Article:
Their situation and the campaign against sexual oppression develop to a serious criminal act with tragic consequences. At this point the second car sequence occurs, ending by the old bridge but badly. Foxfire comes to an end, Legs dies or disappears and Maddy keeps the notebook until years later when she inscribes their story.

The development of the girl group and their crude campaign is fascinating. And Cantet’s direction and the cast’s performances are excellent. Whilst certain part of the plot are unlikely the film remains convincing.

Intriguingly there are two important sequences in the book, which do not appear in the film. One is a house of serial gangbangs observed by Legs. This chapter reads disturbingly and I can understand it is not being in the film. It would certainly be disturbing and would have certainly raised the certificate from 15 to 18. However, it is important in motivating Leg’s more extreme behaviour in the second part of the story. Presumably the move of the rape to act as an opening sequence is a substitute.

The absence of other sequence is more puzzling. This is when Legs climbs a large water tower: a site where young men have tested their virility and physical powers but failed to reach the top. Legs, of course, is successful. This struck me as potentially an extremely cinematic sequence. It also highlights a side of Legs’ character and her hold over the rest of the gang.

The film does not end with the final part of Maddy’s record. Some years after the demise of the gang she sees a photograph – a woman who could be Legs alongside Fidel Castro in Cuba. At least one viewer found this finale implausible. However, it is in the original novel. It struck me as poetic. Cuban liberation [like the defeat in Vietnam] is something that the US establishment cannot accept. This casts a retrospective light on Legs. The British equivalent would be a British character who decamps to the side of the Argentineans in the Malvinas. The Sight & Sound review struck me as rather moralistic about the later exploits of Foxfire in the film and characterised the post-penal Legs as a bully. It added “there is something depressing about the inevitability of the downhill slide from idealism to criminality..”. The review also characterises Legs as ‘imbibing communist ideas’, a serious misnomer. This is not my sense of the book or the film, though the elisions in the film do weaken aspect of the tale. Legs’ rebellion is unformed and tends to incoherence. Moreover there are quite disparate values within the group, highlighted when Legs fails to persuade the group to accept an Afro-American member. But she and her comrades are fighting actual exploitative and oppressive treatment, and these are directly depicted in the film. This would seem to explain why Cantet and his fellow screenwriter Robin Campillo open the film in the way that they do. And, of course, the retention in the film of the Cuban/Castro photograph suggests a radical strand which outlasts the life of Foxfire itself.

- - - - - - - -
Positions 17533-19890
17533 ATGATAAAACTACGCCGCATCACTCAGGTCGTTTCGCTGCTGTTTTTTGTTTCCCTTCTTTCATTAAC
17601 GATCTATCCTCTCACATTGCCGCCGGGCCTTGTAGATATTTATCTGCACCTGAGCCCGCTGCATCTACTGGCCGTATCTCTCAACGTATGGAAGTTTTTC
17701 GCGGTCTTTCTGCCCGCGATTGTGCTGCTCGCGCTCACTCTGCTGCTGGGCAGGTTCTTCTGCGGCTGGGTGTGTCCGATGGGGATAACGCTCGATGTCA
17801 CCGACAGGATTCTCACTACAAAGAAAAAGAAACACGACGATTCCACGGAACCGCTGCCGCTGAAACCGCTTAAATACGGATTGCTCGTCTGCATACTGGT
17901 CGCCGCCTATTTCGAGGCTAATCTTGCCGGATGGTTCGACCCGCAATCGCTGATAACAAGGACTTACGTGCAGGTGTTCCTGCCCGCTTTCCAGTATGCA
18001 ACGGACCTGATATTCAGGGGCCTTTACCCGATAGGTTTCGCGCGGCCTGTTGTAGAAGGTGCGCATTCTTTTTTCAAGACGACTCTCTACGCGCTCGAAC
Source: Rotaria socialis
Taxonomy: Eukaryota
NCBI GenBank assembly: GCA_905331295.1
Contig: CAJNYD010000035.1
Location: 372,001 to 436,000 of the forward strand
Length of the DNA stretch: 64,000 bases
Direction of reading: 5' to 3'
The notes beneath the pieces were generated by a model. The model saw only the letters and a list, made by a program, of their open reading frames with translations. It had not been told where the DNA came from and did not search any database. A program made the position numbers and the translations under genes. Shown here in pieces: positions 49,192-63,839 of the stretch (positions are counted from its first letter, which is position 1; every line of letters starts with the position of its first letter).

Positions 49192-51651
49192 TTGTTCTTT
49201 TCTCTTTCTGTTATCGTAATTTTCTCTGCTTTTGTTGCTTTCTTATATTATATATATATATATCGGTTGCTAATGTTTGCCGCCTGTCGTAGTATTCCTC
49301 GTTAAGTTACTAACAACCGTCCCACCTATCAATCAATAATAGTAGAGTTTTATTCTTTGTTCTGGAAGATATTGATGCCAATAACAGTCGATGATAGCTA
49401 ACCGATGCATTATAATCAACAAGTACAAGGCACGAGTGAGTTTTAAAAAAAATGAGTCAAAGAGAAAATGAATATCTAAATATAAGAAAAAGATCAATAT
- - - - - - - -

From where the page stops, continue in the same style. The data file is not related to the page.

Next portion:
I would recommend both the book and the film to potential readers and viewers.